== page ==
Teaching Deep Thinking With Drawing Conclusions

Sometimes you have to encourage your students to be detectives to dig deeper in order to find ideas that the author doesn't put in the text. Readers look for clues in the text which help them understand the story. Readers look for facts and details to determine what the author is telling them. In this post, I'm going to share some fun activities for Teaching Deep Thinking With Drawing Conclusions

My friends with The Reading Crew and I will share ideas and tips for Teaching Deep Thinking. You can download  FREE resources and enter to win $20 Teachers Pay Teachers Gift Cards. 

Title image - Teaching Deep Thinking



Introducing Drawing Conclusions

A conclusion is a judgement or decision about a character, setting, or event. It's reached by applying deep thinking and reviewing information that's provided. Readers draw conclusions as they read to help them understand the story. Even though drawing conclusions and making inferences are similar, they are not the same. Often, readers draw conclusions from what additional information they gather or infer.

This cute video is a great attention grabber.



Steps in Drawing Conclusions

  • Review all the information stated about the person, setting, or event.
  • Next, look for any facts or details that are not stated, but inferred.
  • Analyze the information and decide on the next logical step or assumption.
  • The reader comes up with a conclusion based on the situation.

Drawing Conclusions With Pictures

Another way to introduce drawing conclusions is with pictures. Students can look for clues in the picture that gives them an idea of what is going on. Students put together the clues that are provided and then draw the best conclusions to understand what's going on.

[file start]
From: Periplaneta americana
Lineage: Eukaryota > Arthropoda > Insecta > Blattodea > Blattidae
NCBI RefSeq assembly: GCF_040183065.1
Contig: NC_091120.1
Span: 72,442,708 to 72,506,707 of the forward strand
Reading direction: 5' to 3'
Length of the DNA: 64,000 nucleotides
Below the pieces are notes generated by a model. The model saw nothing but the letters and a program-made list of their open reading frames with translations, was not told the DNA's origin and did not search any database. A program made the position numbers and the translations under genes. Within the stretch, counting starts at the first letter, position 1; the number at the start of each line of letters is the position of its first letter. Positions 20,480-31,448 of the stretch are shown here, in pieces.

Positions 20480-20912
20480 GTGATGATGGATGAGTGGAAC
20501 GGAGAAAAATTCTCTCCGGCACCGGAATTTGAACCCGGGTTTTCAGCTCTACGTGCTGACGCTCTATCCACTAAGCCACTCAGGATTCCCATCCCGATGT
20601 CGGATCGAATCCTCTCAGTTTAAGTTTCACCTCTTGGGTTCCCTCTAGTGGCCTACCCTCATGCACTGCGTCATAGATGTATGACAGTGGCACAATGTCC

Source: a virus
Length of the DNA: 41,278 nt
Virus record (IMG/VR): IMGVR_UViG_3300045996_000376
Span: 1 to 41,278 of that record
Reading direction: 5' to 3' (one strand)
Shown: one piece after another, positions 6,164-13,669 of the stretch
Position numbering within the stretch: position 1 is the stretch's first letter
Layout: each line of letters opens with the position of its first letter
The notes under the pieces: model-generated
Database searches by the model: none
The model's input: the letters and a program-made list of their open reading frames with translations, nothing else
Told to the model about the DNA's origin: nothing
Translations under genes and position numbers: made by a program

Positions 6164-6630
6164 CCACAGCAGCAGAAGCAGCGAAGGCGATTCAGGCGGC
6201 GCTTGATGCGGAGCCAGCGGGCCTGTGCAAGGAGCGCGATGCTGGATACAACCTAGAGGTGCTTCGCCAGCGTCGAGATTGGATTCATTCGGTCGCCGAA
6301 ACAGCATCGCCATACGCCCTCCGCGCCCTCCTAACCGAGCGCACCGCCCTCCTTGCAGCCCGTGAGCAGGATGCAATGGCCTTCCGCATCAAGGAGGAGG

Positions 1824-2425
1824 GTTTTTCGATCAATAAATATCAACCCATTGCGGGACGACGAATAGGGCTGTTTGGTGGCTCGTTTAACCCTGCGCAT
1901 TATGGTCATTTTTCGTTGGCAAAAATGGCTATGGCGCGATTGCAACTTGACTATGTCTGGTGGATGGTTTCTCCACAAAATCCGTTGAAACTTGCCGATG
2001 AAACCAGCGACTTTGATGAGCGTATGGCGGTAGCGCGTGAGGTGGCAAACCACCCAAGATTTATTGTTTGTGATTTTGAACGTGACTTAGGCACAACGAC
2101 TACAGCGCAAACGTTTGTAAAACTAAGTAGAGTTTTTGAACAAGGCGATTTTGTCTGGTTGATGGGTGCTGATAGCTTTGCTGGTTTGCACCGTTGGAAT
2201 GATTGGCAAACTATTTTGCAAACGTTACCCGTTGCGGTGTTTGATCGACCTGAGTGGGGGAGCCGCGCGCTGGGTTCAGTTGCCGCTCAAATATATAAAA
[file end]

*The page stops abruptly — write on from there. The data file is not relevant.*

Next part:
Drawing Conclusions with pictures

What's in My Bag?

Teachers can add items to a bag that describe or represent a person, place, or thing. As items are taken out of the bag, students can write what is observed and inferred after looking at each item. Then, they can draw their conclusions after they see all the items. Click HERE to download my Graphic Organizers for Drawing Conclusions.

What's in my bag image

Drawing Conclusions Free graphic organizers cover page

Drawing Conclusions With Videos

With engaging video clips, students can use information they gather from watching the video. Try pausing the video periodically, and let students draw conclusions. They can gather facts from what they see, what is said, and previous knowledge. What conclusion do they draw from the title "Bye Bye!"? Show clips from commercials and let students draw their conclusions.


Who Am I?, What Am I?, Where Am I?

One of my favorite activities is using PowerPoint to present clues and visuals to teach drawing conclusions. Teachers can give students the template I've provided, which has 8 different clue slides. Students type facts about the person, place, or thing on each slide. A piece of the hidden picture is revealed after each clue.

hidden pictures powerpoint image

Extension Activities

For extra practice with the skill, try the following website games and quizzes about drawing conclusions:

Drawing Conclusions Game

Quia Drawing Conclusions

Drawing Conclusions Quiz

Jeopardy Drawing Conclusions


Who Am I? Cover

Get your FREE editable WHO AM I? PowerPoint to teach Drawing Conclusions. In this post, I've provided fun activities to teach this skill. Elementary students in grades 3, 4, and 5can use my graphic organizers to use with any text. #graphicorganizers #drawingconclusions


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